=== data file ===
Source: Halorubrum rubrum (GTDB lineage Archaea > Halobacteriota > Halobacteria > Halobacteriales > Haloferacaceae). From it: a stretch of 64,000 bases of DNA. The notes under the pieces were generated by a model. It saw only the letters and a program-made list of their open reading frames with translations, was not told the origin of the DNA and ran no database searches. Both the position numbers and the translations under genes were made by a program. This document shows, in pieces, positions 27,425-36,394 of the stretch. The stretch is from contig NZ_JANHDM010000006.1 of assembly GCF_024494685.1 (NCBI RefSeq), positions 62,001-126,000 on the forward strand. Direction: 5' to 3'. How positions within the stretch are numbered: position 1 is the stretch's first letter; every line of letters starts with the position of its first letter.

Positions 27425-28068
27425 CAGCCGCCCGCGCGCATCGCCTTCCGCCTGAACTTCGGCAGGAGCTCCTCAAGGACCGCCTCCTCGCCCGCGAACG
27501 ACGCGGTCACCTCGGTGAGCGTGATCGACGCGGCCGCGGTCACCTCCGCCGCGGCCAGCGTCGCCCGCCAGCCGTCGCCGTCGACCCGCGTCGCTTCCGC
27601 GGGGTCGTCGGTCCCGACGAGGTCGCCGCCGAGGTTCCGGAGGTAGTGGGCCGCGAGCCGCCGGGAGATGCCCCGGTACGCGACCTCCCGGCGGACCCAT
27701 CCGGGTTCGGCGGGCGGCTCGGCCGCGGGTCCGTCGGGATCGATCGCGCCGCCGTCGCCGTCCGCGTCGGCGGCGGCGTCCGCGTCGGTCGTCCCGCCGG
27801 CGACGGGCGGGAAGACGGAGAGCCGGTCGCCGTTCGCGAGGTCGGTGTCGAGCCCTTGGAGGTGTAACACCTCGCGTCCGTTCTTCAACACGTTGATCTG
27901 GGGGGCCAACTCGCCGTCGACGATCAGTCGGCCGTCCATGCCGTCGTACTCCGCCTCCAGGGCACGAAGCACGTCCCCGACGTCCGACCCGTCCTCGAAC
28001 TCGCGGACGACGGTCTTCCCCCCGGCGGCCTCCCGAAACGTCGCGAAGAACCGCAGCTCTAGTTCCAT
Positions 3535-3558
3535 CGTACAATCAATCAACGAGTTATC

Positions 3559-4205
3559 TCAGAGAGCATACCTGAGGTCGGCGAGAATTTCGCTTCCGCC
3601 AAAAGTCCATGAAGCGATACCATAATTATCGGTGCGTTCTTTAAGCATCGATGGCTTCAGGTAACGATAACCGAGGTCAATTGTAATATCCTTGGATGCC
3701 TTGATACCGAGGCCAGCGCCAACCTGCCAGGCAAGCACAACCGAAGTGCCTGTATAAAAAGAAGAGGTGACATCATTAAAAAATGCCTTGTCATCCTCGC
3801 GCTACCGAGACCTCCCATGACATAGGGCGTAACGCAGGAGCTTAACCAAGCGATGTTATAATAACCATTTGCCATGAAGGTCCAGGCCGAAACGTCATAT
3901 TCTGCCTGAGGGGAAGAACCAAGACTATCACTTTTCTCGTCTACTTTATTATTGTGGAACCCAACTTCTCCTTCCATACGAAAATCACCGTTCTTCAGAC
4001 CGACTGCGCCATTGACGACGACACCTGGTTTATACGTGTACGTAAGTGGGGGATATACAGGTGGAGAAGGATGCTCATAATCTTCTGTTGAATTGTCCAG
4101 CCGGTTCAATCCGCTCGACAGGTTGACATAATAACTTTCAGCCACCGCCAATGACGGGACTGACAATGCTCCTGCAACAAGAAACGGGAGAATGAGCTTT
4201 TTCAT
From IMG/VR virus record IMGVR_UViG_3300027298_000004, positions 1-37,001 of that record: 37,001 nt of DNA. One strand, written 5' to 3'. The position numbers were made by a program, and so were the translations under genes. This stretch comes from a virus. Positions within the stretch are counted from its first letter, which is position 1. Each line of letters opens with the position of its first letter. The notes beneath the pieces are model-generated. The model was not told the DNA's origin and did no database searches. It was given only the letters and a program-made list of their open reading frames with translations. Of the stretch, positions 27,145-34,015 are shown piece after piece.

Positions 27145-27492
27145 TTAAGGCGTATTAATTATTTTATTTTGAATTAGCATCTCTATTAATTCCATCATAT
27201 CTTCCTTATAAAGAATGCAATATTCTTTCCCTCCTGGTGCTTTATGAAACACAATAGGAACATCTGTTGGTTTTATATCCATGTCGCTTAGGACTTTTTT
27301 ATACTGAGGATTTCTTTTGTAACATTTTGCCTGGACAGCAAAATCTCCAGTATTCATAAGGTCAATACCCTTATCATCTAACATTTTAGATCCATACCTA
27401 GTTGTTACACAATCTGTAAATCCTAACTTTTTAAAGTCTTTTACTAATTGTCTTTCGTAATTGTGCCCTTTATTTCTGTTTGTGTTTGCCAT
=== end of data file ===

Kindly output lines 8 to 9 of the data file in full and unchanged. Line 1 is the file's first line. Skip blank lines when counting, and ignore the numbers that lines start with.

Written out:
27901 GGGGGCCAACTCGCCGTCGACGATCAGTCGGCCGTCCATGCCGTCGTACTCCGCCTCCAGGGCACGAAGCACGTCCCCGACGTCCGACCCGTCCTCGAAC
28001 TCGCGGACGACGGTCTTCCCCCCGGCGGCCTCCCGAAACGTCGCGAAGAACCGCAGCTCTAGTTCCAT